The internet era is about to enter a new phase, in which everything communicates with everything and starts functioning autonomously – without human interference. Smart technology will usher in fundamental innovations that break down old structures and impact every sector of the economy. These are the conclusions of ABN AMRO’s latest report "SMART future ” which is to be officially presented at the Dutch Design Week in Eindhoven, the Netherlands.
“Smart” is shaking up the whole economy
At the moment, we are still in a transitional phase: “creative destruction”. A process of technological changes in which the latest discoveries develop further as new ones continue to appear on the horizon . Like other technological breakthroughs in history – from the steam engine to the microchip – these discoveries will spawn fundamental innovations that will change forever the very structure of our economy. Smart technology is pivotal in this process: everything is becoming a computer and connecting to everything else. ABN AMRO believes these developments will impact every sector of our economy. Health care, for instance, where robots will take over bedside care, or construction, where domotics will give home-owners full interactive control over their homes. With a remote control at first, but later perhaps by speech or using smart glasses. In industry, too, there are many changes in store. Smart factories will address any disruptions to the production process and restart production all by themselves. In every single sector, we will see structures and processes being shaken up and reinvented.
From Smart Farming to Smart Money
In its report, ABN AMRO presents scenarios for five economic sectors. The Dutch agricultural sector, for instance, is a front runner in Smart Farming. This latest step in agri-automation allows producers to take better decisions based on detailed measurement and control solutions.In de logistieke sector werken pioniers aan het Cross Chain Control Center (4C): een regiecentrum waar zij met behulp van slimme IT-toepassingen en datasharing goederenstromen bundelen. Zo zorgen ze voor een hogere beladingsgraad, minder kosten en een lagere CO2-uitstoot.
The construction industry is seeing a growing demand for Smart Homes, where innovative building solutions enable people to continue living in their own homes as they grow older and more physically challenged. ABN AMRO believes that domotics will make enormous strides in the years ahead: from fridges ordering groceries to sensors that alert the home care providers if they fail to detect any movement in the home.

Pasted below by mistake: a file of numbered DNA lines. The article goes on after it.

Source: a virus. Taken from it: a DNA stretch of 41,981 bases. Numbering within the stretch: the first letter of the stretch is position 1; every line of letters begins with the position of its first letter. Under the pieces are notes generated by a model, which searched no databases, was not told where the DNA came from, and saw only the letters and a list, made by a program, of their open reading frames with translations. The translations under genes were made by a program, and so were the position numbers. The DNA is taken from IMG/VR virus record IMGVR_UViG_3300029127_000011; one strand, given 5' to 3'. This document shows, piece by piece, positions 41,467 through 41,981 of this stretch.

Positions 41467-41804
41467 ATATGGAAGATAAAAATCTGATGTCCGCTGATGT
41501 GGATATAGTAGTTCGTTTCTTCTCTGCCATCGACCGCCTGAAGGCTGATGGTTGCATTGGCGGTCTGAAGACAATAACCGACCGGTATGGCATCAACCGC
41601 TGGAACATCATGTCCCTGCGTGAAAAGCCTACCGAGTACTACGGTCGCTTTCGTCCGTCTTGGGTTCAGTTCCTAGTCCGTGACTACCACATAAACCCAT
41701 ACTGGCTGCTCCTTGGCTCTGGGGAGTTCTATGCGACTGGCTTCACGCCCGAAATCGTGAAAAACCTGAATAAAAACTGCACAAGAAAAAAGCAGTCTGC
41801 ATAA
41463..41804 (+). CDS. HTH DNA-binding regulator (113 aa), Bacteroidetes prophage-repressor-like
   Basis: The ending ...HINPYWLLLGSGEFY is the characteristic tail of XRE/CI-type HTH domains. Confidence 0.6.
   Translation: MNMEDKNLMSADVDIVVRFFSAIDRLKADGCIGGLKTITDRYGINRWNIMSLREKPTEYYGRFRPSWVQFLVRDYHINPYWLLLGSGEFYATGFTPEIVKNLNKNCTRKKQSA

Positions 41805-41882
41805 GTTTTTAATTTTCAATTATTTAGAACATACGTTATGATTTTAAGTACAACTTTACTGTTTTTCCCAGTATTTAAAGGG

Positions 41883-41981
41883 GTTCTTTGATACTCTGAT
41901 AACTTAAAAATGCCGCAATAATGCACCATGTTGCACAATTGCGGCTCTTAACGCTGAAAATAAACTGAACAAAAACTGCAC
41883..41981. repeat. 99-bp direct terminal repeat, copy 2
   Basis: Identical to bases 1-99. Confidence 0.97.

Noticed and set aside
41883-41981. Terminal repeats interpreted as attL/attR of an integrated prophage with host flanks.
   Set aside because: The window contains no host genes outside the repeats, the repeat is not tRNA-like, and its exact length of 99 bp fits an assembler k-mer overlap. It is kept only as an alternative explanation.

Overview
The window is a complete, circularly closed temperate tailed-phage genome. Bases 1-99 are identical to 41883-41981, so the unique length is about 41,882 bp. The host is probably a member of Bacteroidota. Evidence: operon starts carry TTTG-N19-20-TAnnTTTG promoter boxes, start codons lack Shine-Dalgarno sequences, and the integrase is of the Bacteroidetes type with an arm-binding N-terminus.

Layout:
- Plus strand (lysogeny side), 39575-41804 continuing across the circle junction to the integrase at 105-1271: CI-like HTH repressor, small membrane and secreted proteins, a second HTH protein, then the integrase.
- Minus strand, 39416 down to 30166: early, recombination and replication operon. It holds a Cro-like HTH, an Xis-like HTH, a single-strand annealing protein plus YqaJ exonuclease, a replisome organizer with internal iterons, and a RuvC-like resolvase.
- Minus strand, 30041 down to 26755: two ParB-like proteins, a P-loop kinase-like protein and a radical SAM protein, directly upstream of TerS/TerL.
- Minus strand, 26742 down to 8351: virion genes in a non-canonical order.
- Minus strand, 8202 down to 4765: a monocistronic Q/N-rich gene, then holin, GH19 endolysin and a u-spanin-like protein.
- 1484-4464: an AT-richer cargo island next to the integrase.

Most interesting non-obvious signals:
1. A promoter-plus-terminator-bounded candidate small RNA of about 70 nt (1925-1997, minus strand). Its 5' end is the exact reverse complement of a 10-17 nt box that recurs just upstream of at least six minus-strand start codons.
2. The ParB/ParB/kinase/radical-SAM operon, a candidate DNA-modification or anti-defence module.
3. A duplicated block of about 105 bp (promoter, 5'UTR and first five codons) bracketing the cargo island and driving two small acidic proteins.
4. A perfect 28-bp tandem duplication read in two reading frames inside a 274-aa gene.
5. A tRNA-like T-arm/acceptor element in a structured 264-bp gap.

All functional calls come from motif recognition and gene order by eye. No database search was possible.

In the textile industry, Smart Textiles are projected to see growth of over 400 per cent in the next 8 years, with sales projected to reach USD 1.5 billion in 2020. Currently wearable tech is no more than a market niche, with gadgets like Google Glass and smart watches. But it has loads of potential, notably in medical applications, protective clothing, sports and fashion.
Paying for products is fast becoming an “experience”. The fact that nearly everyone has a smartphone is creating new needs, like contactless payment. Payment 3.0 is not just 100 per cent digital, but above all smart: personal and more contextual.
Employment effects less dramatic than feared
In ABN AMRO’s opinion, it’s not surprising that these innovations are still viewed with some suspicion, especially when it comes to the labour market effects. After all, new, fundamental innovations are creating a mismatch with the labour market, which is still geared to the current economic structure. Moreover, breakthroughs like smart technology are specifically aimed at making existing processes more efficient.
“In previous cycles, the dire predictions of soaring unemployment never materialised. Innovations like smart technology also create new jobs and raise the standard of living. In other words, they drive economic growth. So the downward pressure on employment is likely to be a temporary phenomenon,” says Mathijs Deguelle, ABN AMRO Sector Economist. “We’re heading for a future in which smart technology touches every aspect of our lives. At work, outdoors, in the car and especially at home. Enabling objects to communicate independently will make processes more efficient, more flexible and more effective. Luckily, such innovations take time to gain influence, and it will be a while before they really change the economic structure. So we still have plenty of time to adjust our own behaviour.”